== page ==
Fifth, the PPR becomes considerably more complex with Remodel, Expand, Forge, Salvager, or any trash-for-benefit card. Similar to Tactician games, you have to watch out for double-Province gains: Remodel can turn a $11 hand into two Provinces, and it’s much easier to draw $11 + Remodel than $16. But more importantly, it’s even easier to draw $8 + Salvager + a Province. If, in our first example, Bob blindly follows the PPR to take the lead with a Duchy, Alice can simply buy one of the Provinces and use one of her Provinces in hand to trash Bob’s next Province out of the supply (metaphorically). In other words, just because there are two Provinces left doesn’t necessarily mean you’ll get a shot at one of them!
Finally, the PPR is difficult to implement in games that involve substantial amounts of VP chips. The ability to gain an extra 4-10VPs while buying the last Province places such games in the same category as +Buy games, except most +Buy games don’t feature players able to buy a Province + 3 Duchies at once.
The real takeaway from all of this is that endgame play is not simply about buying the biggest green card you can. There’s usually a very limited number of ways the Victory cards can split; good 2p endgame play depends on being able to manipulate the game state such that the most likely possible endings are in your favor.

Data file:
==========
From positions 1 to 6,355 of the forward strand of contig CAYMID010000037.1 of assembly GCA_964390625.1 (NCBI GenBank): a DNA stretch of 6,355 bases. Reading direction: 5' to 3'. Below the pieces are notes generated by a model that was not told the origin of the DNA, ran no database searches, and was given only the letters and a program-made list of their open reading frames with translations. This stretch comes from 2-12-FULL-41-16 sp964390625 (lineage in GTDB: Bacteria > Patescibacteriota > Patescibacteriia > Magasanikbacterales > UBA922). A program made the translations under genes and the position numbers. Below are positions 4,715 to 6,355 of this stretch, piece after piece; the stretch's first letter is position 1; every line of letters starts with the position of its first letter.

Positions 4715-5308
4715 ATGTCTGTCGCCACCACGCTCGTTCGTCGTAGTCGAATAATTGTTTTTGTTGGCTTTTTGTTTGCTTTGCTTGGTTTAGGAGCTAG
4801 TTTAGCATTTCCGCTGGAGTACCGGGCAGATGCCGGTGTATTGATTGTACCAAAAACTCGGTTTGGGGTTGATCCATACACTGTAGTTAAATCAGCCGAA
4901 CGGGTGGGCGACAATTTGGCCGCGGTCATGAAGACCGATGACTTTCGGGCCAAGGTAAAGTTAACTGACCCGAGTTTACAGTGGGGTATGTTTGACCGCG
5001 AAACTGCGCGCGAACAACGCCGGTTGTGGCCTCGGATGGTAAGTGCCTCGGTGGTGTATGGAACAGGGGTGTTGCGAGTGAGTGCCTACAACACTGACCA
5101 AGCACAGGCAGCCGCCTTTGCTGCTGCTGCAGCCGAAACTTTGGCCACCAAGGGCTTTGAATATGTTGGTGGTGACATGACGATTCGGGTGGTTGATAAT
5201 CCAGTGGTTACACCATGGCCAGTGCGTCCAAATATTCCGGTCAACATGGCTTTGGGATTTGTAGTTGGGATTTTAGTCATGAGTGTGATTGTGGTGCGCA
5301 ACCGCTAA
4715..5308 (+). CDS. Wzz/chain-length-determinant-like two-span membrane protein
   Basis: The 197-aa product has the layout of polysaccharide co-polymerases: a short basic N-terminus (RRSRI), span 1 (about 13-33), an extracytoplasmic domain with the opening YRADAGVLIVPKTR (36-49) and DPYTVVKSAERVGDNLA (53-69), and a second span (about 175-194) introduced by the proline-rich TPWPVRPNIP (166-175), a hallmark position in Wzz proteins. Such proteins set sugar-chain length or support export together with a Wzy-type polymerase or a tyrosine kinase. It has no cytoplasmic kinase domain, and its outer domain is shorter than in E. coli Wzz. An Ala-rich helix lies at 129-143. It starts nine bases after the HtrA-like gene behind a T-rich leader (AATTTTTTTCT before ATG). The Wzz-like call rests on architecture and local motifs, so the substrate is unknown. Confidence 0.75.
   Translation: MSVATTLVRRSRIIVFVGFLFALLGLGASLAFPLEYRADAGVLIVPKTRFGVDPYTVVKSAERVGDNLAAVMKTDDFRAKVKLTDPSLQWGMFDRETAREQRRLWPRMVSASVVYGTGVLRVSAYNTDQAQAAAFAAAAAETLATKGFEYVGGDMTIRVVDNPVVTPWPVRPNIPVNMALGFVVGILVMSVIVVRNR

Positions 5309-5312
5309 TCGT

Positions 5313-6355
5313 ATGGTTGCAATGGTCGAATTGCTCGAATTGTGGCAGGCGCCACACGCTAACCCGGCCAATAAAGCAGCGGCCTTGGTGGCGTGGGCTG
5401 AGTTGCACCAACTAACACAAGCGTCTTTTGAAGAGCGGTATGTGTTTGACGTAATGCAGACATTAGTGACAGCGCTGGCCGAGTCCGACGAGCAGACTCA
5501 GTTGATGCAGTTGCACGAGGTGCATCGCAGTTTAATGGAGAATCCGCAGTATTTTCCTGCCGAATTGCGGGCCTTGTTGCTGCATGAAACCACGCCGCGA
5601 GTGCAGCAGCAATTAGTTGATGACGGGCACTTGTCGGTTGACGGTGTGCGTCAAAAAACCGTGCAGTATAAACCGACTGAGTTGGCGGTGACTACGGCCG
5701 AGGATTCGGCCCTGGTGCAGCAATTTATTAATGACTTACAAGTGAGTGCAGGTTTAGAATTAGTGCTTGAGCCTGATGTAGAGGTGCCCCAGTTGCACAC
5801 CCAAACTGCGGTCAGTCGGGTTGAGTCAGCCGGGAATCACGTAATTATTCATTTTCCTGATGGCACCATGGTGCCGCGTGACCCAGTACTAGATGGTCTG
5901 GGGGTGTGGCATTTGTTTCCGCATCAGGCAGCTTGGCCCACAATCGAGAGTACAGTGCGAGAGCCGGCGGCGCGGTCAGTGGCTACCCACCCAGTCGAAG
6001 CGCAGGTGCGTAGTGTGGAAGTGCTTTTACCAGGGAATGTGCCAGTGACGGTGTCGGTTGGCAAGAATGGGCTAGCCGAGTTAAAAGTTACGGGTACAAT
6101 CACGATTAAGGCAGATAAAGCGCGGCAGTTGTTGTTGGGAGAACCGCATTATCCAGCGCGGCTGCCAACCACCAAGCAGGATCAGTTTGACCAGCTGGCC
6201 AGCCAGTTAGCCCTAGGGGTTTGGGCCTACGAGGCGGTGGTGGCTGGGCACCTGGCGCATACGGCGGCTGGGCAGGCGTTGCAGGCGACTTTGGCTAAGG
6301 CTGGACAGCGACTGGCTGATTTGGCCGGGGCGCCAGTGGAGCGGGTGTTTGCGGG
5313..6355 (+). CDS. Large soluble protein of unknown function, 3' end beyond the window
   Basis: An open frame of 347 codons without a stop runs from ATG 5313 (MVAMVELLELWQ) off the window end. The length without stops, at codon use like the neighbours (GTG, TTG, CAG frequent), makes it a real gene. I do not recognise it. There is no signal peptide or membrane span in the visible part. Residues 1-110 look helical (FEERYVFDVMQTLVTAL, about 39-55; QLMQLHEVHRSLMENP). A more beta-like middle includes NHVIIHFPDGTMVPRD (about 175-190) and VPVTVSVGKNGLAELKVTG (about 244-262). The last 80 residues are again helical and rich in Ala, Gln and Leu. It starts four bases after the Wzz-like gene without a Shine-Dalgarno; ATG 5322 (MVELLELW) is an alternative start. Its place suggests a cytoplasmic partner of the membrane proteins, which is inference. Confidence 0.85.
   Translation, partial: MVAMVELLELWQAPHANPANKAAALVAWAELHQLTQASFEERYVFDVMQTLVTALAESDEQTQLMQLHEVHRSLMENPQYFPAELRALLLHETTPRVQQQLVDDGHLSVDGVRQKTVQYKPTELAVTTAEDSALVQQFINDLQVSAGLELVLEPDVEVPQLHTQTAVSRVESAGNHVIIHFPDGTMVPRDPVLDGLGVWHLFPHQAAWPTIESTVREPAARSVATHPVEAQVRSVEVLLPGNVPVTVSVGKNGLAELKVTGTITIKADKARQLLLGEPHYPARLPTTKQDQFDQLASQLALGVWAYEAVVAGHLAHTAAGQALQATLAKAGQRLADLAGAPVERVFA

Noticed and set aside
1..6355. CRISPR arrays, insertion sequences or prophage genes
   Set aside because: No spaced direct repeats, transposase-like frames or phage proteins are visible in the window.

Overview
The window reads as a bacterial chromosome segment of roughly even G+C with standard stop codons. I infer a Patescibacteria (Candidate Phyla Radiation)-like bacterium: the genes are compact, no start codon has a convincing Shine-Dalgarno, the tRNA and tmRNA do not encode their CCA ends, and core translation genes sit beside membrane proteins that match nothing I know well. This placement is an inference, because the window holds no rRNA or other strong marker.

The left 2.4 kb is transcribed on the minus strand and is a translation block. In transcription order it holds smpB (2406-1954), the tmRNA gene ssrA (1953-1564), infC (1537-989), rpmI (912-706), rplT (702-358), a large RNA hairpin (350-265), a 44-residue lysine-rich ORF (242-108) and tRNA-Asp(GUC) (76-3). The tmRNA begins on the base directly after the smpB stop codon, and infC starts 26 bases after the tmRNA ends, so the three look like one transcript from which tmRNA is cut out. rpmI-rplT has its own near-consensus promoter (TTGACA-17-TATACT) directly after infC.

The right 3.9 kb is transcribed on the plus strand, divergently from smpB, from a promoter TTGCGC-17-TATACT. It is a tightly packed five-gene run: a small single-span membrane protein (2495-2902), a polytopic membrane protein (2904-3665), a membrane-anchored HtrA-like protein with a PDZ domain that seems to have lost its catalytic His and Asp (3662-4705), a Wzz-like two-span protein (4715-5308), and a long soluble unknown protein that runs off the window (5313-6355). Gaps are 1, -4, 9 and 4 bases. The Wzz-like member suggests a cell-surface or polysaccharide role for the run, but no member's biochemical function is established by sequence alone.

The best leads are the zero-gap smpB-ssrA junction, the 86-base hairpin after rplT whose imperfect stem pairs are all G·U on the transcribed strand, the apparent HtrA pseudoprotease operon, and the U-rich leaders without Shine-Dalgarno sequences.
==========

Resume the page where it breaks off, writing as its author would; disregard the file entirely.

A canonical example of the Penultimate Province Rule. On Turn 13, I am down by 2VP with the Provinces split 3-3. With $8 in hand, I go for a Duchy and Estate rather than a Province, and pull out the victory as a result.
An example of when buying the second-to-last Province is OK, since when I buy it (on turn 13) I hold the lead. My opponent is forced to “Duchy-dance” with me for a while, which is inevitably unsuccessful.
An example of when I need to buy the second-to-last Province, because my only hope of winning or drawing is to get both of the last Provinces. I already have a substantial lesser Victory lead so that when I do get to 4-4 Provinces, his lesser VP buys in the meantime aren’t enough to overtake me.
An example of when P2 errs in buying the second-to-last Province in a tie game: although it is a very strong play in single-buy games (because P1 cannot end in a draw without losing on turns), it is suicide in multi-buy games if P1 is able to buy something else along with the final Province.